Insurance for circus performers feels like a no-brainer (or maybe a “save-your-brainer”) to protect your life and livelihood. But it might seem scary, because there are so many options to chose from. How do you know what type of insurance you need if you are an artist, a festival, a touring company or presenting organization? For example, in the USA when you rent a performance venue, workman’s comp is required in every state, but what about individual or small group coverage? How do insurance needs differ in various countries?
We talked with risk manager, insurance agent and former actor Bob Middleton fromArts Insurance Program (AIP) to demystify coverage and risks.
AIP is the largest insurer for dance and ballet, touring Broadway shows and individual artists, as well as associations such as Dance USA, Theater Communications Group, Performance Arts Professionals and Fractured Atlas. AIP works with 2,500 clients domestically and internationally, and last year they insured touring productions in Europe, Asia and Africa.
Middleton says every performer and group should at least have a general liability policy, which protects against negligence causing bodily injury or property damage. Premiums for this might cost more for companies with more ticket revenue.
International performers touring the US might also need healthcare coverage during their tenure. Coverage costs and contract requirements can vary wildly in domestic US and international policies. US premiums are usually higher due to America’s penchant to sue and the expense of its healthcare system. For international coverage, the insured and their agents should be mindful of currency differences and liability coverage limits.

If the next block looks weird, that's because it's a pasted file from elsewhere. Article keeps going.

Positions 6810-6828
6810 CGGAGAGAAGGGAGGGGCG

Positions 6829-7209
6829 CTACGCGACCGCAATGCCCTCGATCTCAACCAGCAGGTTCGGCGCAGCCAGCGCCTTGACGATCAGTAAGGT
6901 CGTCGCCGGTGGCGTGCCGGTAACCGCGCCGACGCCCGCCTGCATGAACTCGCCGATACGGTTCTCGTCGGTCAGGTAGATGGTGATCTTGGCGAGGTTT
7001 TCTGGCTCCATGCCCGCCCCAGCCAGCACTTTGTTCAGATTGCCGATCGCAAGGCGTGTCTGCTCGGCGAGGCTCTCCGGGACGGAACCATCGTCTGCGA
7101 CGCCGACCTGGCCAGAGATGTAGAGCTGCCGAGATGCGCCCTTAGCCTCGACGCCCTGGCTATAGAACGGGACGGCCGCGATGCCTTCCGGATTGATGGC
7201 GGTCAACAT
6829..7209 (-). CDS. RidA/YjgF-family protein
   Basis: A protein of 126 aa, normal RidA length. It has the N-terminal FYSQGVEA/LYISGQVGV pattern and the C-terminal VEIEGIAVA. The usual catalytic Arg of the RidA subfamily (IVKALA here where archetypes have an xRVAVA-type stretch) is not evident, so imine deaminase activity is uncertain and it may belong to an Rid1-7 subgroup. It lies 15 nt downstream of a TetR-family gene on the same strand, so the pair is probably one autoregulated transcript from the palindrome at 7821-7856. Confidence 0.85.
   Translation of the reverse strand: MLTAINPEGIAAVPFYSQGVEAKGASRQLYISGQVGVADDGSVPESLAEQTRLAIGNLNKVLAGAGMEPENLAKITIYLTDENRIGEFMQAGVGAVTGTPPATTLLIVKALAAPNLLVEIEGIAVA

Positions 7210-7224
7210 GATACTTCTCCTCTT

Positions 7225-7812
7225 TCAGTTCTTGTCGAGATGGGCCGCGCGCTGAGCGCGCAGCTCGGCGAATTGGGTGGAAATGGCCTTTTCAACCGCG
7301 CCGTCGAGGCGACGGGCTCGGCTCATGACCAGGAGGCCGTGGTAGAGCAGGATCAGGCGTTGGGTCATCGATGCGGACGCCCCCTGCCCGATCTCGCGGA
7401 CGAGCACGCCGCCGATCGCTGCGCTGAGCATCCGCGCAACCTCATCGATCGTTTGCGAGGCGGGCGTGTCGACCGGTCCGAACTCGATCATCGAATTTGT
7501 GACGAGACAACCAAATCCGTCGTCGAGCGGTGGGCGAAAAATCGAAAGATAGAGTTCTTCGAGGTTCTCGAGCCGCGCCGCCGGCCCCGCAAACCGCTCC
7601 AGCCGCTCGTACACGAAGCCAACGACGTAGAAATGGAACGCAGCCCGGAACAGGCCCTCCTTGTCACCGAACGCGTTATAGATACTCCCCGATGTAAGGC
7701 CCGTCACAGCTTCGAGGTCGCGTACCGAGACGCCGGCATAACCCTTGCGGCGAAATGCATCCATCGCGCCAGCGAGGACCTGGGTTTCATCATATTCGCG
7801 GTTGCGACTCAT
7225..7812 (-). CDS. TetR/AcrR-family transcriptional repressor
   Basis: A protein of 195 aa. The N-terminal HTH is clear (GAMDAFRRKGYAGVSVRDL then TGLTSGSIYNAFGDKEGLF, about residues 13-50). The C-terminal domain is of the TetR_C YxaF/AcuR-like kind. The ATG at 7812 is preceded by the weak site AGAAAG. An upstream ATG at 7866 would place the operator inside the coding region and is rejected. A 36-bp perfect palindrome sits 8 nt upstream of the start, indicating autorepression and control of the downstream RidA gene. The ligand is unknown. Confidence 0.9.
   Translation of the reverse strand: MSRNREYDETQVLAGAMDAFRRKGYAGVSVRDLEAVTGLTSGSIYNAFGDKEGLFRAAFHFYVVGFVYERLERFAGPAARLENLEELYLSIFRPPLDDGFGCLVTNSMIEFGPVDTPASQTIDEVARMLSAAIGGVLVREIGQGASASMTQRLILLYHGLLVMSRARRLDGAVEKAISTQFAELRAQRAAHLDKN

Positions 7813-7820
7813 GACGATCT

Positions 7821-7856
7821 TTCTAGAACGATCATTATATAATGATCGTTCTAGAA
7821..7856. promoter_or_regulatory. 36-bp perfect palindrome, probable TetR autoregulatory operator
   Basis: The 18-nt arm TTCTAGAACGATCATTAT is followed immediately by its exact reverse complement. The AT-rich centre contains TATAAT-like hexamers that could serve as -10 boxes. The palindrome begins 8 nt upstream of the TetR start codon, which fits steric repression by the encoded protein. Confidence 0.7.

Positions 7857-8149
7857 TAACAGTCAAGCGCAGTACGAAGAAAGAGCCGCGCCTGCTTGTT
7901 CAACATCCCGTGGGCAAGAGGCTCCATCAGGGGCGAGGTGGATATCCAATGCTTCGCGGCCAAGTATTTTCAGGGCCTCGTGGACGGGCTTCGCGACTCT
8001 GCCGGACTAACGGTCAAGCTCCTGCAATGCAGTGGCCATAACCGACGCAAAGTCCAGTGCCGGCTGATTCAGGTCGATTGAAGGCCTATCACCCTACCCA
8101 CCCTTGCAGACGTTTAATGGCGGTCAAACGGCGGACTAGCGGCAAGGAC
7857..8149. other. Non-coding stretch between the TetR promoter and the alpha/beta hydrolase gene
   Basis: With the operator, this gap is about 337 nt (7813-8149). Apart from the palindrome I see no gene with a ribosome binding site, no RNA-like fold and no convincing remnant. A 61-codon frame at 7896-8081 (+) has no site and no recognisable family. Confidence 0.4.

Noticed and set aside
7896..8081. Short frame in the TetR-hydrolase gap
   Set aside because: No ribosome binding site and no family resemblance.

Middleton said that San Francisco’s Blue Man Group was sued for $10 million because an audience member claimed to be hit by one of the stage balls, and was then unable to, uh, perform after that, because of the trauma.Sexual dysfunction claims aside, audience interaction does figure into coverage costs, as do other activities.
Solo performers should expect to pay around $500 a year for general liability policies.Circus acts with more dangerous activities can pay up to $1000 a year, based on payroll receipts. Productions with children can also increase costs, since they require tutoring and can only work limited hours. Animals, such as dogs, goats and llamas in Middleton’s experience, might not increase premiums but the insurance companies definitely want to know if they’re part of your act.
The Phantom of the Opera’schandelier is a huge risk exposure because it swings out over the audience, as do actors inSpider-man: Turn Off the Dark. Any activity taking place over a group of people will increase costs and decrease insurer options.
Some insurance companies prefer aerialists who don’t go above 7-10 feet. They consider what controls you have in place such a lines and a net. Insurers also look at controls for fire acts and shows likeThe Wizard of Oz, what chemicals are used to generate the flames, to make sure the sets are treated with fire retardant and that medical equipment is readily available.
Since trampolines propel the human head at a high rate of speed, coverage is expensive and rare. The higher risk acts on trampolines, in the air and with fire should expect to pay $2000 a year or more.
Middleton reports that big companies like Blue Man have an active risk management program, and can pay up to $20,000 per year.
You might have seen policies that say “Inland Marine” and wondered how that coverage might pertain to you. Performing Entertainers and Event Professionals Insurance (PEEP)explains that Inland Marine insurance covers the equipment and gear that moves (although if you rent or lend your equipment to others, any claims won’t be covered)
Specialty Insurance Agency offers insurance to jugglers, aerialists, fire dancers, and Santa Claus-es, but cautions that its coverage is for the performer alone, not others working with you.
Middleton stresses, whichever policy or carrier you choose, be forthcoming about all elements of your act and equipment, as well as sharing any detailed travel plans. Ask good questions to secure your insurance safety net.
Feature photo credit: Pixabay